Another new and innovative fait accompli scenario was suggested by the Danish military analyst Anders Puck Nielsen. Nielsen’s idea was that Russia could potentially attempt a limited military operation in Northern Finland, with the same idea of presenting NATO with a challenge that the Alliance (and especially the United States) would be reluctant to meet, thereby undermining NATO’s Article 5 collective defence pledge. Again, the scenario did not account for what Finland brings to the Alliance: a wartime troop strength of 280 000 plus reserve up to 870 000, one of Europe’s largest artilleries and recent investments into long-range fires as well as air defence, capable air force (that will soon phase out the F/A-18 Hornet jets for 64 new F-35s), and long-range JASSM missiles that can reach strategic targets in Russia. In addition, the close cooperation of the Nordic air forces, constituting a combined fleet of some 250 jets in total and especially the longstanding and frequent trilateral exercise activity of the Norwegian, Swedish, and Finnish air forces in the northern parts of the countries, is a force to reckon with for Russian planners.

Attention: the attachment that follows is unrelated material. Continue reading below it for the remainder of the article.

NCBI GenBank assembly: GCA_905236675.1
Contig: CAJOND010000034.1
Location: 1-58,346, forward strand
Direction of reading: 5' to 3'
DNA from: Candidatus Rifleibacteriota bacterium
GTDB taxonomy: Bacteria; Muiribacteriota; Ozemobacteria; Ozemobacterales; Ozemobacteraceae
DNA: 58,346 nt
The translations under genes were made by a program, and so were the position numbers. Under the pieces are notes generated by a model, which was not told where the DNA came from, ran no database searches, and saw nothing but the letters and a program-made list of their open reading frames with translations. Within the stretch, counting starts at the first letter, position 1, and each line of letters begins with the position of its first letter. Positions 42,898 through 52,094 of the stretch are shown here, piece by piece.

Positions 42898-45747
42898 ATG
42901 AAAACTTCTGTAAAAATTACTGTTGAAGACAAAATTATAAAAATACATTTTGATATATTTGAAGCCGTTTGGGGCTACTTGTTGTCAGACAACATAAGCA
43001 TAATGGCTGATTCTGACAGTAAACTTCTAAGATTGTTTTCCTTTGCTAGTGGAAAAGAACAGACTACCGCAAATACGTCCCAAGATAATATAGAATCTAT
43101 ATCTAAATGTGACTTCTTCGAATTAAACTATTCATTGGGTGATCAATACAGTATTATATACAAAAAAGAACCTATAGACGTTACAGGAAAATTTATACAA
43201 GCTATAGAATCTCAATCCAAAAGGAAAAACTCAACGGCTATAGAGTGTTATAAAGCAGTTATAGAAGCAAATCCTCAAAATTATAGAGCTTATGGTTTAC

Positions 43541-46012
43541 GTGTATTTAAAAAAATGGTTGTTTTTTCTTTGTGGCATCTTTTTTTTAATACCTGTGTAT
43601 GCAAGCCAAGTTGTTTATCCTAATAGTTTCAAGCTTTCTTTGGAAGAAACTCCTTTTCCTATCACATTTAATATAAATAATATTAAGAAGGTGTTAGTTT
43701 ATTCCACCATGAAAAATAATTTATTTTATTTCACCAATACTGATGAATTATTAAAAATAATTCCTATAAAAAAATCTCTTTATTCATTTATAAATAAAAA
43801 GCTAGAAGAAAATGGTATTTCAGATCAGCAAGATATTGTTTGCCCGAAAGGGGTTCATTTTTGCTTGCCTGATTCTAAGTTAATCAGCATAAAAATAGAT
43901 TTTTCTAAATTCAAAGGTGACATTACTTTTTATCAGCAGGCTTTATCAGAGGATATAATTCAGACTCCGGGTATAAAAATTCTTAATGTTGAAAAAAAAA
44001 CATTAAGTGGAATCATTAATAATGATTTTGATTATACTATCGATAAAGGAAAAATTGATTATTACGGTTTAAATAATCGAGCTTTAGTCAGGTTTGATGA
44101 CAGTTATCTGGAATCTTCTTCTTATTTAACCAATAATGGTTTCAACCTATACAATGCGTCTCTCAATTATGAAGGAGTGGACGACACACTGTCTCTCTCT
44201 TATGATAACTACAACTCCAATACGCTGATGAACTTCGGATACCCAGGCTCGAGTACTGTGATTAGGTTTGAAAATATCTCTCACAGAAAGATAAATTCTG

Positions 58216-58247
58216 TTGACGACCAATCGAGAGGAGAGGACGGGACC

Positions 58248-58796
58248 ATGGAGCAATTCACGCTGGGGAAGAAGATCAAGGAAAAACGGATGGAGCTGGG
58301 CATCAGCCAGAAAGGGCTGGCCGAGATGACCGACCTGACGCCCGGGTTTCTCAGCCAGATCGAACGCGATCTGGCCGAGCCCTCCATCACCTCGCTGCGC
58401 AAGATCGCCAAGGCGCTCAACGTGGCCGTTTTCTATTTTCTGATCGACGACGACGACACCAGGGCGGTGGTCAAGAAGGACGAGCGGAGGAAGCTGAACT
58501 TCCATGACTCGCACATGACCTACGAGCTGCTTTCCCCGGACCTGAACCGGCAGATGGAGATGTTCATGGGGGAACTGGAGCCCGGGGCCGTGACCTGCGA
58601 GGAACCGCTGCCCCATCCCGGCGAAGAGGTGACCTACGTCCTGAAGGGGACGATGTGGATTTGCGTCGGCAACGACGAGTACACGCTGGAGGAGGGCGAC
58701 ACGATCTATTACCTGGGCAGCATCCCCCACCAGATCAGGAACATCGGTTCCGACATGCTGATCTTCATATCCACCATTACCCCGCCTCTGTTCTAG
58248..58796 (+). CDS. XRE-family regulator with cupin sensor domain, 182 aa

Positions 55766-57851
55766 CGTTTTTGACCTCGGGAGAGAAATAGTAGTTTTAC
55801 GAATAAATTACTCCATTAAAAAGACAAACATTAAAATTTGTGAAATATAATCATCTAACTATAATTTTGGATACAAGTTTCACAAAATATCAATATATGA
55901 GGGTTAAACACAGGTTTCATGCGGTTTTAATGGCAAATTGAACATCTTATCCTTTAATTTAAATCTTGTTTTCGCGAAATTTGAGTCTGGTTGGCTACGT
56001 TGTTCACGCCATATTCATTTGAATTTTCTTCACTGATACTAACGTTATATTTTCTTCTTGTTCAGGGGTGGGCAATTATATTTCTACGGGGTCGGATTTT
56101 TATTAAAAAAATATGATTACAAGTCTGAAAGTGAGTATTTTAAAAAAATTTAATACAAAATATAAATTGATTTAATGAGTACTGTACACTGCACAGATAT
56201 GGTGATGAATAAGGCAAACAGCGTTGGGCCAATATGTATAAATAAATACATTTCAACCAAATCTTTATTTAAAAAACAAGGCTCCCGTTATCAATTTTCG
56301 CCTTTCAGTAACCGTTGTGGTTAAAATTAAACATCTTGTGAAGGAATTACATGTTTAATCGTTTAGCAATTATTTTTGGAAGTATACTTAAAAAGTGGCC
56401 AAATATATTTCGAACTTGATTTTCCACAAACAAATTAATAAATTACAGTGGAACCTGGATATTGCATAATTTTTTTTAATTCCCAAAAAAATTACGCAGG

Apart from the Nordic capabilities, the United Kingdom and the United States have been exercising with Finnish and fellow Nordic allies up in Northern Finland almost nonstop since Finland submitted its NATO application in May 2022. One of Europe’s largest live-fire artillery exercise ranges is located at the Arctic Circle in Finnish Lapland, together with an air base that hosts the Lapland Air Wing of the Finnish Air Force. The Lapland Jaeger Brigade is famous for its Arctic warfare know-how, which it has been sharing with, for example, American allies in several exercises. Northern Finland is, therefore, not an empty no-man’s-land that Russia could poke into undisturbed.